American author Howard Philips Lovecraft [1890-1937] occupies a unique space in the annals of what was once known, in the years before genre distinctions codified themselves into sub-categories of an often counterproductively rigid nature, only by the loosely defined term ‘weird fiction’. Inspired by Welsh author Arthur Machen (who attended school in my home town of Hereford!) and Lord Dunsay, Lovecraft published all of his densely worded tales of cosmic terror in lowbrow pulp magazines and obscure periodicals during the early decades of the twentieth century, remaining mostly poverty-stricken as well as critically ignored through much of his life, a good deal of which was spent (apart from one brief unhappy sojourn in New York) living exclusively and quietly in his home town of Providence, Rhode island. Suicide and mental illness haunted his family and relations, and a racial politics which harked back to an earlier age even by the 1920s, informed much about the idiosyncratic sensibility his weird tales continue to demonstrate so keenly. The often deeply eccentric stories he produced in his most productive years have posthumously wielded an incalculable influence on the work of many famous modern writers (such as Stephen King and Joyce Carol Oates) who continue to mine the now respectable genres of fantasy, horror and science fiction which Lovecraft’s imagination opened up and helped shape -- often achieving for themselves a great deal of commercial success and a level of critical acclaim that completely eluded the author’s rarely read writings during his own day.
Yet the very inimitability of the Lovecraft literary voice and the unique particularities of his work -- which find their expression and take their form from the very personal, pessimistic philosophical position so floridly exemplified in many of the stories -- would appear to confine that influence to a barely acknowledgeable niche in the ever-growing market for tales about alien possession and indescribable terrors from unfathomable dimensions. Cult authors such as Jason Pargin (aka David Wong), whose pop-comic horror novel “John Dies At The End” successfully moulded Lovecraftian elements of pan-dimensional horror onto a present day setting, may have managed it, but generally speaking, so flowery and self-consciously antiquated is the Lovecraft style and so replete with obsessively recurring motifs and an intricately elaborated mythos of elders, alien gods and mind-destroying forces beyond human ken is the body of work he produced across the full span of his writing career, that the cul-de-sac of dull pastiche or the creative emptiness of imitation seem to be the twin fates of anyone attempting to make that influence a salient factor of their own fiction in the modern age. Adapting Lovecraft to film, for instance, has always seemed to be more about extracting genre-friendly horror elements from his texts and shaping them into a more familiar commercial form than about attempting to conjure the impossible-to-visualise logic of incomprehensible terror his weird tales aim to extract from the author’s very personal demons.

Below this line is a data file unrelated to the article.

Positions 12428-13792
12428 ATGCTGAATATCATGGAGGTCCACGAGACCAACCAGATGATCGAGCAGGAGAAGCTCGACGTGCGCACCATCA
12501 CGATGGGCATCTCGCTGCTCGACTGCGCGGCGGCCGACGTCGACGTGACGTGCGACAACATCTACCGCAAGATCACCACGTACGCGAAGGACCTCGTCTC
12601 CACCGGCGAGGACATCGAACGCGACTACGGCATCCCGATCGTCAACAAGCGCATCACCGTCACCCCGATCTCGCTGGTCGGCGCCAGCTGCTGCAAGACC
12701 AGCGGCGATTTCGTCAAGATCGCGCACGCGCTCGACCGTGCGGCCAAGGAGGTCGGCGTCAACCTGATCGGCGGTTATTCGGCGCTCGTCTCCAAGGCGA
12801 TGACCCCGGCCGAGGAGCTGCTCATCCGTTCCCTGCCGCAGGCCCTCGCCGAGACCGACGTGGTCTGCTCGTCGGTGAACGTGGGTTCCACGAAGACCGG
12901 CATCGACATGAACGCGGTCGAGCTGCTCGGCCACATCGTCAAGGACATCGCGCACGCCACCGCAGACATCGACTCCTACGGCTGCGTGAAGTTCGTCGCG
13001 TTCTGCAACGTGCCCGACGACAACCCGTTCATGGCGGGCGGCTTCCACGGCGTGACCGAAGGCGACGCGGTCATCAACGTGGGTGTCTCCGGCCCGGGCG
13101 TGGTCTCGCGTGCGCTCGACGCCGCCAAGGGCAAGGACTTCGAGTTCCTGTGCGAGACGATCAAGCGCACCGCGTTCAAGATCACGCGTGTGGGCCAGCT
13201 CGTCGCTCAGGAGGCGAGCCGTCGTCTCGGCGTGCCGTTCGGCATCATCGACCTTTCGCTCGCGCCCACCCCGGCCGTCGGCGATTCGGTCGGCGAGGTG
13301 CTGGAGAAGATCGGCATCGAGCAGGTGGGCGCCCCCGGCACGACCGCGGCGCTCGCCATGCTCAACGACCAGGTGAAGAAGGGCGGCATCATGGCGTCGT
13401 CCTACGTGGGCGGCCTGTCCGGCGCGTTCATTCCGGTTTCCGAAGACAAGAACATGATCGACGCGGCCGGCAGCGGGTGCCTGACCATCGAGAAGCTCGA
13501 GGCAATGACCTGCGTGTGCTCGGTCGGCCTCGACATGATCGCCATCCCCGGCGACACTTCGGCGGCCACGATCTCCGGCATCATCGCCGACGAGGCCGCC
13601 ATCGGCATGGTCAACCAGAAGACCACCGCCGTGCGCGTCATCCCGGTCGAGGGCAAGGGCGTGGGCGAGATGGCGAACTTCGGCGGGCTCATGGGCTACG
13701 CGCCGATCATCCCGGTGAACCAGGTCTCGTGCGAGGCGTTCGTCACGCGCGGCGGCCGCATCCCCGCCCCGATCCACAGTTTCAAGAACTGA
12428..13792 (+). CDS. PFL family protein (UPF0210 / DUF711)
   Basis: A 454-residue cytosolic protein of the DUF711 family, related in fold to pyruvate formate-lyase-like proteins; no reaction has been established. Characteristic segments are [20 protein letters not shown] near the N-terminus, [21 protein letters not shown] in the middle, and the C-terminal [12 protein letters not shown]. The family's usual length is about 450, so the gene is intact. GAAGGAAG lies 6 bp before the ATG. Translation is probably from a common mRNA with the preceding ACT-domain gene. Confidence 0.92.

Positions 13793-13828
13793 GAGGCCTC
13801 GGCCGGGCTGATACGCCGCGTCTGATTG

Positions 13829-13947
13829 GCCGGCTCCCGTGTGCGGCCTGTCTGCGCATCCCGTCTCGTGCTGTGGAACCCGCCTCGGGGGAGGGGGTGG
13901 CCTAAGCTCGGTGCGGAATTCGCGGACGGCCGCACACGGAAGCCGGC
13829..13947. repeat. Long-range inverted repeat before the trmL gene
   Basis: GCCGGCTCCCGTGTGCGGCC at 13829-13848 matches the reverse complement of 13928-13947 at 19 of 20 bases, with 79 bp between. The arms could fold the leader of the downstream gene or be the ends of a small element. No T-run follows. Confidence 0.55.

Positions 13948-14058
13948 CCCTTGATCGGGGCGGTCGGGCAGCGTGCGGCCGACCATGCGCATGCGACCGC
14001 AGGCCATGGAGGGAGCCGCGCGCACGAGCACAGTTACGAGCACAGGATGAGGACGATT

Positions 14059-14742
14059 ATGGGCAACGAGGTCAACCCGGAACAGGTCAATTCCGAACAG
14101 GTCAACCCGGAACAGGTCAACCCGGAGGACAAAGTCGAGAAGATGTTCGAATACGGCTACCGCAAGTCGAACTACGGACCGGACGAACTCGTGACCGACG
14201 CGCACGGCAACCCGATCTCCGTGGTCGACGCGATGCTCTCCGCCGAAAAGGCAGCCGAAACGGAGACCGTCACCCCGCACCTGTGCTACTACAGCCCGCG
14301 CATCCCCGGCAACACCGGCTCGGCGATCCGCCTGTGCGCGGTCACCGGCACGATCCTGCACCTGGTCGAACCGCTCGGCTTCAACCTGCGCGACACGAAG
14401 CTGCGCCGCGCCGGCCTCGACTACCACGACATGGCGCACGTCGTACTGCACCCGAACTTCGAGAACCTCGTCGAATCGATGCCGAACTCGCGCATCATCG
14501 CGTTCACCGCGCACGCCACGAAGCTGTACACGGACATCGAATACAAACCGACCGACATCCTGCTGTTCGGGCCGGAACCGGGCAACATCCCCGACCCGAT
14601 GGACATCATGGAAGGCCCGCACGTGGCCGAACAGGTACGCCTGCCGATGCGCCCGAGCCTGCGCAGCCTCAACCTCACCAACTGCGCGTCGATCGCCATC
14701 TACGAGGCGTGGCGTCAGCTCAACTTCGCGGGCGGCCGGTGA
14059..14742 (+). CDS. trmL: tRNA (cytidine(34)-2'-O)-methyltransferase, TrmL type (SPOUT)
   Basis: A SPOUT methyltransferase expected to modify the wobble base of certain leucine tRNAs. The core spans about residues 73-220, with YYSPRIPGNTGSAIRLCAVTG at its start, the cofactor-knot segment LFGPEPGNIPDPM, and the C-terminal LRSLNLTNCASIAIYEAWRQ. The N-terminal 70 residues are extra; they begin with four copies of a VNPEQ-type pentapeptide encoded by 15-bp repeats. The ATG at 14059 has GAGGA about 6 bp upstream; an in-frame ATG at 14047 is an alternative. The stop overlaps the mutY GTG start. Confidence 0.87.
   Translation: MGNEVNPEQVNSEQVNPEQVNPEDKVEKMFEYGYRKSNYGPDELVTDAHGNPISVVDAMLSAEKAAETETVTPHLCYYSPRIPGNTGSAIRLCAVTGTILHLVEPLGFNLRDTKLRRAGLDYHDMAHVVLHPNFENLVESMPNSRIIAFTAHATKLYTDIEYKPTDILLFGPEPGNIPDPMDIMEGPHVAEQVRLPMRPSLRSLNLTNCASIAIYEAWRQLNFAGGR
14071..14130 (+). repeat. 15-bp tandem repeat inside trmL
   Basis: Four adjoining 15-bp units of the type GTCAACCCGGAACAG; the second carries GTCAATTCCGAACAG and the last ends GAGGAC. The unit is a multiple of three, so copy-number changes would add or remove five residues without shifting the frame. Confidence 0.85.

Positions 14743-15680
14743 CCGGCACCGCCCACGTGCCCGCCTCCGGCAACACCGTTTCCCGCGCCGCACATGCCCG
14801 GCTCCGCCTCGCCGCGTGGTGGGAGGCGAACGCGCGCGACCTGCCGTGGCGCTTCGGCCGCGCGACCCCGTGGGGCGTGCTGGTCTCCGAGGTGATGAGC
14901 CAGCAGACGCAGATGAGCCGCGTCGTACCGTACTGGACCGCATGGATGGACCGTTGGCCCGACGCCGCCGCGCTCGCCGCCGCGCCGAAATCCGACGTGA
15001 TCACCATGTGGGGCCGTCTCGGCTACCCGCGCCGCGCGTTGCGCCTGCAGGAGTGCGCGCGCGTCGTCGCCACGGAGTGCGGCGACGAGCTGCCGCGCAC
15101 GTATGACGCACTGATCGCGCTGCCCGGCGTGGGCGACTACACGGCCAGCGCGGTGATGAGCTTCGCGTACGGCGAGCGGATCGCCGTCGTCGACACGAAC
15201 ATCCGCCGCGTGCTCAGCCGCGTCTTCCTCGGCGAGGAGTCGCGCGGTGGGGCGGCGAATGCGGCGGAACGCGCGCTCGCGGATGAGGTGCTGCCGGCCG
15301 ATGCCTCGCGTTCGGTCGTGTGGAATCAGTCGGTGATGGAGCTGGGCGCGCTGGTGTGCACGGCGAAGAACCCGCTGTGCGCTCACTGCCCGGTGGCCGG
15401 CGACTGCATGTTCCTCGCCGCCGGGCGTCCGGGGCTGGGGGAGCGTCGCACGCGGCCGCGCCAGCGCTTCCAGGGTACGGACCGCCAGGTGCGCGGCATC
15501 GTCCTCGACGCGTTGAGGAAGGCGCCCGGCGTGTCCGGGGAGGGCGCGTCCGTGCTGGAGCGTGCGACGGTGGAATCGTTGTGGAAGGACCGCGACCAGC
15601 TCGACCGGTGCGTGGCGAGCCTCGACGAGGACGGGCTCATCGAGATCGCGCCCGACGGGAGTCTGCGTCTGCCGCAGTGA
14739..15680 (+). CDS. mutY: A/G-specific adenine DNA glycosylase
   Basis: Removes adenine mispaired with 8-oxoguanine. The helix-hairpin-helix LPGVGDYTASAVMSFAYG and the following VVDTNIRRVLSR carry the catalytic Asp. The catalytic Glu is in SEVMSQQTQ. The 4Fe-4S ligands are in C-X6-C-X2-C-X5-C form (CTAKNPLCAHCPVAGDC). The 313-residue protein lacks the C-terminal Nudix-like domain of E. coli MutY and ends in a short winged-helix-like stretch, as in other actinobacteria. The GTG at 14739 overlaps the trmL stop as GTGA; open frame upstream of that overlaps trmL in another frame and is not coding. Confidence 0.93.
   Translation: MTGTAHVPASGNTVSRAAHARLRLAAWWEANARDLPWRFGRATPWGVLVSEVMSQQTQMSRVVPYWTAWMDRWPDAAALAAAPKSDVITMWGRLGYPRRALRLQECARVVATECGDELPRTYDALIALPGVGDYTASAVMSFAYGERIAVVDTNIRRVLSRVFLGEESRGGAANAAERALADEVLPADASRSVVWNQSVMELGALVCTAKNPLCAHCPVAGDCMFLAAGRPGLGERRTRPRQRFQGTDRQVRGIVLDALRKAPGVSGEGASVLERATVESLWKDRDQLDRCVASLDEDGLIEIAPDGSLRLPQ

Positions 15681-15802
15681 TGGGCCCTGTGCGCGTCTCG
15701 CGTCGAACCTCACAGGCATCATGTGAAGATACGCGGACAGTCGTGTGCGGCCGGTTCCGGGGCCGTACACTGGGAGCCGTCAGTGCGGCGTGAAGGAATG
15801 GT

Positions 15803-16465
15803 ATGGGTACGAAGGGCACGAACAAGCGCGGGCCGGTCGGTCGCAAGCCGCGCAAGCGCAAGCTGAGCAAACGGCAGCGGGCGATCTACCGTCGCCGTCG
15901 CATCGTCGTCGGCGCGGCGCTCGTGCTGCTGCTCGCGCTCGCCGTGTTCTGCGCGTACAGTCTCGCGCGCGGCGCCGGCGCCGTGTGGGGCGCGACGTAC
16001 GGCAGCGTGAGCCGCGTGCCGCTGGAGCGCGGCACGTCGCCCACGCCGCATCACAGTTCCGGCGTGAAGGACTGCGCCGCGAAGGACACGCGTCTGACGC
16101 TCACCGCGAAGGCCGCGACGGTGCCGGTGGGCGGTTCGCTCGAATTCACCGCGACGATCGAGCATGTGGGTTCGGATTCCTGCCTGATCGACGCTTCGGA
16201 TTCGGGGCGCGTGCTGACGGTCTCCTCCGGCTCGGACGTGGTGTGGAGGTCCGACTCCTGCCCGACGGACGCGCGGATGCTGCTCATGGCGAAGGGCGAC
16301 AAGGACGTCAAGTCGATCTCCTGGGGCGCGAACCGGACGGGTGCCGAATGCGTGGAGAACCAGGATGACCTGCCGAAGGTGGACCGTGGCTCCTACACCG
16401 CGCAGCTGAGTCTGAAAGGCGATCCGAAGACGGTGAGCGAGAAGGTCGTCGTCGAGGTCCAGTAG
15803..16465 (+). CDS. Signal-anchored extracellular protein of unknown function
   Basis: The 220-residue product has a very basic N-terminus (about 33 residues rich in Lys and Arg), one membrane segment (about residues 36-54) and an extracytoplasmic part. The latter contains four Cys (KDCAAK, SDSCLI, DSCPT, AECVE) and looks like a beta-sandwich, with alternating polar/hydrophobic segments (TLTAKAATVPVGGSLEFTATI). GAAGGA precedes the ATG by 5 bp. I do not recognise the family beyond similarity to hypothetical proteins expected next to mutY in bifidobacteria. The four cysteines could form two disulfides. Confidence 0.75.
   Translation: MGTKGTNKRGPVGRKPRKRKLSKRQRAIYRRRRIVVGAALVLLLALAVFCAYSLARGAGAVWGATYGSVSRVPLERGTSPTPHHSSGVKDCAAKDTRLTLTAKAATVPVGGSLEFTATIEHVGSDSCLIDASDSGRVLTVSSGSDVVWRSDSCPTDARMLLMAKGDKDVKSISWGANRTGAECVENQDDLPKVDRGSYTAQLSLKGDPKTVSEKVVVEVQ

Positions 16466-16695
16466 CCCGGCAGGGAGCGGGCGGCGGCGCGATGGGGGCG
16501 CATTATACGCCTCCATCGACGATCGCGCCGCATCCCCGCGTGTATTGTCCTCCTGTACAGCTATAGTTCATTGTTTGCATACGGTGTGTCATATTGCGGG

This collection of contemporary fiction writing by modern authors who might claim kinship with the master, mostly avoids all the obvious pitfalls: some of the tales here-in might name check the odd entity from the Lovecraft pantheon of ‘gods’, obscure cults and their associated lore, but mostly the aim of the collection seems to be to revive the mantle of weird fiction and reclaim its inherent unpredictability for a genre which has become increasingly over-stratified by rigid sub-division. Thus we are given a diverse set of stories here, dealing in styles as different from each other as the bone-dry hard boiled approach taken by Joseph S. Pulver, Sr’s “Engravings” to the surrealist grotesquery of fantasy horror that is W. H. Pugmire’s imaginative dreamscape for the tale “Inhabitants of Wraithwood”.